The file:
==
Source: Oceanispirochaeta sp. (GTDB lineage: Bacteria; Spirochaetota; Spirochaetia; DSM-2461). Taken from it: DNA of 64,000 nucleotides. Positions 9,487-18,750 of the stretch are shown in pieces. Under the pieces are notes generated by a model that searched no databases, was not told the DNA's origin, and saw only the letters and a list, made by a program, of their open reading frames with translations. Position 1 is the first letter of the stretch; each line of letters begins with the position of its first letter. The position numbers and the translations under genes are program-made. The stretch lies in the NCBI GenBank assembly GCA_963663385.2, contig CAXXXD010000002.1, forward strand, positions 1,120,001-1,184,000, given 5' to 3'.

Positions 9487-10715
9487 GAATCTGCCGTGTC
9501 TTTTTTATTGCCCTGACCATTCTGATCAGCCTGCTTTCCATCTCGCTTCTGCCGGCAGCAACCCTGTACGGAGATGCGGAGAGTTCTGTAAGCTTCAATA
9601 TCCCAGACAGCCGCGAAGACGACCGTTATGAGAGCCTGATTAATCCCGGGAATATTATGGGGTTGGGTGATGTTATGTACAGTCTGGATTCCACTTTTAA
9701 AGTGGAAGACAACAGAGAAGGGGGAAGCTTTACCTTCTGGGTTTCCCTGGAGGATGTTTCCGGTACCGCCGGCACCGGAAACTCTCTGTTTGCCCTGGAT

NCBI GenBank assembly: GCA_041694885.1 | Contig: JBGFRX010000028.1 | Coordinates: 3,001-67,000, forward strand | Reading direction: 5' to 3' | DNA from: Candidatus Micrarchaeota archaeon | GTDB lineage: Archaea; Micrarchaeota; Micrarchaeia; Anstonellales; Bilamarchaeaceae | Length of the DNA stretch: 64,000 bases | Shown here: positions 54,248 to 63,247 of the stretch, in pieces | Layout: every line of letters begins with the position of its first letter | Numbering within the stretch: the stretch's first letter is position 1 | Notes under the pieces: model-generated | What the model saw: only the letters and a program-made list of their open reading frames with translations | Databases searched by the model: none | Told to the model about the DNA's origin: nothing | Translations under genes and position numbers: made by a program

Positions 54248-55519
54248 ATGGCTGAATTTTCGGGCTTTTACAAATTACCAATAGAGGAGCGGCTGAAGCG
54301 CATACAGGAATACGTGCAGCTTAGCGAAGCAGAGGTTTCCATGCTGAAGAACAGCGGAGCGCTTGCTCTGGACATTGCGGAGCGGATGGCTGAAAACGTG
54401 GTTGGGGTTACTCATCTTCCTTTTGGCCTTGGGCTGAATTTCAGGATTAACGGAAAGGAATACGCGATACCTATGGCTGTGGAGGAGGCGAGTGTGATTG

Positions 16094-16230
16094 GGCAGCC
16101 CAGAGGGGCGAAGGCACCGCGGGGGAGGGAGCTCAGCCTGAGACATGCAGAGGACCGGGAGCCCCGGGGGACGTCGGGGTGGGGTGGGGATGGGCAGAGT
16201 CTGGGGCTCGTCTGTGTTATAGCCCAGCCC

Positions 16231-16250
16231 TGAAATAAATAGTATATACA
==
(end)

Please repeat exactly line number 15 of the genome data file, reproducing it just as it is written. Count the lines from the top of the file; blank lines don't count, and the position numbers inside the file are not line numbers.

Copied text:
16201 CTGGGGCTCGTCTGTGTTATAGCCCAGCCC